Its guns consisted of four 10-inch/30 caliber Mark IIs with a maximum elevation of 15 degrees. The ship carried 90 rounds per gun of 510-pound shells. With a muzzle velocity of 2,000 feet per second, a range at maximum elevation could be achieved of 20,000 yards, over 11 miles!

An engraving copied from Scientific American magazine, Vol. 45, 1898, shows the launching, at the New York Navy Yard, 18 November 1889. (NH 46767, Naval History and Heritage Command)


USS Maine launched Nov. 18, 1889, sponsored by Alice Tracey Wilmerding, granddaughter of Navy Secretary Benjamin Tracy. Apparently, Wilmerding struck the ship’s bow near its plimsoll line depth of 13. This action, caught in a widely publicized photograph, scandalized many who superstitiously now considered the ship unlucky.

They were further empowered in this line of thinking when a three-year delay ensued after its launch as the shipyard waited for nickel steel plates for USS Maine‘s armor. Then, weight distribution was found to be ill-balanced, dramatically slowing its speed. Two other flaws emerged regarding its protection. One was a lack of decent topside armor to counter effects of rapid-fire intermediate-caliber guns and high-explosive shells.

The second was the use of nickel-steel armor instead of Harvey steel or Krupp armor, both having twice the tensile strength of nickel. With the same density, 6 inches of Harvey steel equaled 10 inches of nickel steel in protection. Using nickel steel made USS Maine heavier and slower.

A port quarter view, taken in Bar Harbor, Maine, 1895. (NH 48621, Naval History and Heritage Command)


The ship was finally commissioned Sept. 17, 1895, under command of Capt. Arent S. Crowninshield. Two months later, it sailed to Newport, R.I., to fit out and test-fire torpedoes. Later that month, they visited Portland and Bar Harbor in Maine.

This view, looking forward on deck, port side, was taken while the ship was visiting Bar Harbor, Maine, 1895. (NH 48622, Naval History and Heritage Command)


For the next 18 months, USS Maine operated out of Norfolk, Va., working along the Atlantic East Coast and Caribbean. On April 10, 1897, Capt. Charles Dwight Sigsbee relieved Crowninshield.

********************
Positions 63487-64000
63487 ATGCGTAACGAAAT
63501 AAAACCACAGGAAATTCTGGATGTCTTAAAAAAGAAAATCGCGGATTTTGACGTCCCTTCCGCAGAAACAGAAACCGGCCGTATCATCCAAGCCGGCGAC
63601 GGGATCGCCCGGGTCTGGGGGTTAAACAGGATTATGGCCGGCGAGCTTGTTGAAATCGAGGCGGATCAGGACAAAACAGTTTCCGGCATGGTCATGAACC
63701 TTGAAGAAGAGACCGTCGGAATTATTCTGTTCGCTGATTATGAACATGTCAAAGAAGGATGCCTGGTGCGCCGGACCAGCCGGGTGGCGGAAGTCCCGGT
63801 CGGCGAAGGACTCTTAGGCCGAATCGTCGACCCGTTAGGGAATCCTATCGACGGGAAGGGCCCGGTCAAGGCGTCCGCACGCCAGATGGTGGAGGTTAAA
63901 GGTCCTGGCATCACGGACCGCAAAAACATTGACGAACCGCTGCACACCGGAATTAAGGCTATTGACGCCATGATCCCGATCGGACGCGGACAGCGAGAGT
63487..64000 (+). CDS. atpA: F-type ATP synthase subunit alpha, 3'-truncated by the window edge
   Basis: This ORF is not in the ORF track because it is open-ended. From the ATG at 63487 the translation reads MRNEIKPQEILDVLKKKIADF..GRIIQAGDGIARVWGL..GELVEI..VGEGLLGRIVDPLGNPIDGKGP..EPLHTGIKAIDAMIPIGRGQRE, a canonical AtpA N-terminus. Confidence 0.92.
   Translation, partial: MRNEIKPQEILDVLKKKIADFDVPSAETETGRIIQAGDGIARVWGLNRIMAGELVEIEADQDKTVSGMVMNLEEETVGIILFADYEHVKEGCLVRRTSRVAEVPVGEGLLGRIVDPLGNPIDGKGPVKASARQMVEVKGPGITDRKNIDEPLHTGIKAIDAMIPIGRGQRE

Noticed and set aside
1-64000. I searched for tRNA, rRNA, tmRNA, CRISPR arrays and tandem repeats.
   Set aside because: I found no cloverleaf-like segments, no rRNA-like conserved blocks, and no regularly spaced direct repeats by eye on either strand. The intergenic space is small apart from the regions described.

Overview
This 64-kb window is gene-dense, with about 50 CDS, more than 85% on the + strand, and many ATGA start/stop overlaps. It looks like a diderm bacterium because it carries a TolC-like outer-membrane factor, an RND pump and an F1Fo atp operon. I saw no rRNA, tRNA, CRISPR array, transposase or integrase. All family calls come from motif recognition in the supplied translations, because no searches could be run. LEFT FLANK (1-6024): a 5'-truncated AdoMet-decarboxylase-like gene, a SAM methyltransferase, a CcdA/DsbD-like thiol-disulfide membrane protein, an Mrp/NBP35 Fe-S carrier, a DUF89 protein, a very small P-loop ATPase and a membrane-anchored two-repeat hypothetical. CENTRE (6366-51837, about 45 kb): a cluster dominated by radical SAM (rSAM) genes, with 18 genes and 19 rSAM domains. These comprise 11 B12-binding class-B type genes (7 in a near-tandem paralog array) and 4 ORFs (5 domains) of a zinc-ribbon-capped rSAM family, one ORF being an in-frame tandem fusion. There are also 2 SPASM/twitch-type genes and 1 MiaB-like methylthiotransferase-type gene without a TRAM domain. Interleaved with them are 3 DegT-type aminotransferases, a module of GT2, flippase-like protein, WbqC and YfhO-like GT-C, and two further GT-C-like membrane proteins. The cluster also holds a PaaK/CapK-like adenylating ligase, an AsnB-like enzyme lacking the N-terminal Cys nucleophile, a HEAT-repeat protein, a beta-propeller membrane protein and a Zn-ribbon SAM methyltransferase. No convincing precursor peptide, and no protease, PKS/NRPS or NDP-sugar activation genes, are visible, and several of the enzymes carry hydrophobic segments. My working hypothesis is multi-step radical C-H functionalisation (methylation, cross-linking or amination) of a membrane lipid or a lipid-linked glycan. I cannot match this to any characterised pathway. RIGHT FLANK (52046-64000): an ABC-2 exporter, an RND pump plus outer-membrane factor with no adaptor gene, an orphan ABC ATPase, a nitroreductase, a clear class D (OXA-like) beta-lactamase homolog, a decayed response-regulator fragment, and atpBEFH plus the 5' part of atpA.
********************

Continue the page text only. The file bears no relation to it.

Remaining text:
For all its shiny newness and technology, USS Maine was actually out of date by the time it entered service. This was due to several factors, including its long construction period. Nine years was considered unusually long, delays mostly caused by U.S. industry limits at the time. A fire in the drafting room of the building yard, where its working set of blueprints was stored, caused further delay. Then there was the three-year wait to get the nickel steel plating.

In a photo tilted “Evening Amusements,” Maine crew members play cards and read in their berthing spaces, circa 1895-1898. (NH 46729, Naval History and Heritage Command)


Changes in ship roles of this type, and evolution in naval tactics had also changed things. The use of steel plating now meant ramming was no longer a worthwhile maneuver, as compared to earlier ironclad vessels. There was also possibility of self-damage from the ship’s en échelon gun placement, which discouraged firing end-on or across the deck. Another drawback of this set-up limited the ability for USS Maine to fire any kind of broadside.

Its main turrets were situated on a cutaway gundeck, always awash in any bad weather. Mounted at the ends from the ship’s center of gravity, the vessel heavily rolled in rough seas. The overhanging main turrets also prevented coaling at sea, except in very calm waters.

The role of armored cruisers was also evolving. Instead of being a small, heavily armored copy of a battleship, new cruisers needed to be faster, more lightly armored commerce raiders. USS Maine was not, having been built with heavy belt armor, not conducive to this new naval strategy.

As a result, USS Maine was caught between competing positions, unable to perform either adequately. It lacked more protective armor and higher firepower to go up against any kind of a battleship but also did not have any speed to be a raiding cruiser. As it entered its first year of service, USS Maine was already considered obsolete for the naval tactics of the day.

A half-toned photograph, originally published in “Uncle Sam’s Navy,” 1898, shows the Gunner’s Gang, photographed in one of the ship’s torpedo rooms. (NH 50183, Naval History and Heritage Command)


But this would not factor into its fate, as war clouds gathered over Cuba and America grew increasingly concerned watching Spanish mistreatment of the Cuban people. USS Maine had a rendezvous with Havana Harbor and a date with destiny.

Charles Lagerbom teaches AP U.S. History at Belfast Area High School and lives in Northport. He is author of “Whaling in Maine” and “Maine to Cape Horn,” available through